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Over the past few posts (here, here and here) I have tried to lay some groundwork for navigating how Christianity has historically interpreted and understood what it means to be human. The starting point for this conversation centers around the text of Genesis 1, primarily verses 26-28, holding the larger literary block of Genesis 1-11 in purview. If humanity is created in some kind of image/likeness of God,  the text is saying something about both God and about humanity.

Here I would like to explore the second dominant interpretation of the imago dei, the relational view. Popularized in the 20th century, this view is probably the most popular, and it is sometimes emphasized alone or explained in conjunction with the substantialist/structuralist view that I examined in the previous post. The two primary beliefs in this view are 1. The “let us” in Genesis 1:26 is a reference to the trinitarian, and thus communal/relational nature of God, and 2. the creation of humanity in both male and female forms implies a relationality that constitutes wholeness for the human species. In this view, the image of God is more about being something than it is about having something. Karl Barth was influential in establishing a connection between the creation of humanity as male and female and the relationship between sexes as saying something about what it means to bear the image of God. On the other hand, Phyllis Trible has noted how the creation of humanity in male and female reflects the transgendered nature of God as opposed to associating God with the male gender, which has historically been the default model for God.This just gives you a glimpse into the ambiguity of the text and range of interpretation in light of the Bible’s disinterest with defining what it means by claiming that humanity was created in the image of God.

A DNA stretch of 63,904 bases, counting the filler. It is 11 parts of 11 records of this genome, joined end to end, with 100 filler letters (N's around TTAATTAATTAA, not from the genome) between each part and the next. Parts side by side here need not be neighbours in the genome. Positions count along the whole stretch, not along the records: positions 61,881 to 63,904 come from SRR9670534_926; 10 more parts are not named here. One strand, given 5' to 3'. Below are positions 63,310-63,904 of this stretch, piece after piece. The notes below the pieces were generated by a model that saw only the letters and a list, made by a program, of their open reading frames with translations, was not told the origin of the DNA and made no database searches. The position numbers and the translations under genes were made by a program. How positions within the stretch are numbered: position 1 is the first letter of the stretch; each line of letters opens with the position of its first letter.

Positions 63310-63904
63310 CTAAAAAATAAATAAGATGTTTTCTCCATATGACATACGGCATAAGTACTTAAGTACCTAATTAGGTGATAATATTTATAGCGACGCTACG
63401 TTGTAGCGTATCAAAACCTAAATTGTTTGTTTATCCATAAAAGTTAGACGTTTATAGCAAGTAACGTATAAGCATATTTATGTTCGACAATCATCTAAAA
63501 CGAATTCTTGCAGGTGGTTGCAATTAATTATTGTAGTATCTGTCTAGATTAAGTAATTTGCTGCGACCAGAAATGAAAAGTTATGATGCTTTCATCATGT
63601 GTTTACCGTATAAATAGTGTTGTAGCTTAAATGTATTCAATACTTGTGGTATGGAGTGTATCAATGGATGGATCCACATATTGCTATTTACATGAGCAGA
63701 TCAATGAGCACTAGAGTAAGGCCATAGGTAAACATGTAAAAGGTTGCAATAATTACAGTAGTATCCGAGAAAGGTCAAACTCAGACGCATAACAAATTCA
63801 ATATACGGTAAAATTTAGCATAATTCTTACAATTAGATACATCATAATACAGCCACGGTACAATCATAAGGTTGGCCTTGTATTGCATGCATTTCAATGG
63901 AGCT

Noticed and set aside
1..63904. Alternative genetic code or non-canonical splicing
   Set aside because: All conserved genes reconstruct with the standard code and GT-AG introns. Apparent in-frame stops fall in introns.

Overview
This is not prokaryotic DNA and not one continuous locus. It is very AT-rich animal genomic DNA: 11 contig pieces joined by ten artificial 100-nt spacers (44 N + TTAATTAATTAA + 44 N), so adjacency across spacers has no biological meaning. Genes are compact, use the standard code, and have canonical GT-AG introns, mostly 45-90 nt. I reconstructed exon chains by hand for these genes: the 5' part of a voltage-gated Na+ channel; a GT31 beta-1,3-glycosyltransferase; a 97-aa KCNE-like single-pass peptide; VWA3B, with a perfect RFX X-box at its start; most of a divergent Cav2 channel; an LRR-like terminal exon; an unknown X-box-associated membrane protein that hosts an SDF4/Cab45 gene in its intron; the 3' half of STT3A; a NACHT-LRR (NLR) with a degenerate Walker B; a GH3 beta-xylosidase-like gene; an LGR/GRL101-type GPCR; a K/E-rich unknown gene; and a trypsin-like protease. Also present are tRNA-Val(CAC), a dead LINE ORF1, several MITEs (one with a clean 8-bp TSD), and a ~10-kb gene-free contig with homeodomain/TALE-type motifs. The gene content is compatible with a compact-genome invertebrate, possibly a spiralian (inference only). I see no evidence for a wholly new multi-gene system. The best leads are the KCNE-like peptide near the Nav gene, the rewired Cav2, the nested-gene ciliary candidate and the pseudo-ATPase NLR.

In order to evaluate this view it is helpful to separate it into two spheres: theology and exegesis, or, what this means for our beliefs about God and creation and whether this is a good interpretation of the text.

Theology
Theologically speaking, the relational view of the imago dei is beautiful. It builds community and relationship into a theological anthropology. In other words, relationship and community are essential parts of what makes us human. When we are living in isolation, alienation, and apart from some sort of community, we are not experiencing the fullness of what it means to be human. Said another way, when we exclude others from community and relationship we are not valuing their humanity. The ethic implied here is one of inclusion, harmony, peace, and diversity. We mirror God most closely when we participate in love for others and allow ourselves to be loved by others and peacefully relate with them.

The relational view of the imago dei gets to this point by making a statement about who God is based on Genesis 1:26. “Let us make humankind in our image” is understood to imply the communal nature of God. If God is essentially communal in nature, then imitating God and attempting to carve our own lives in God’s likeness means emphasizing human community.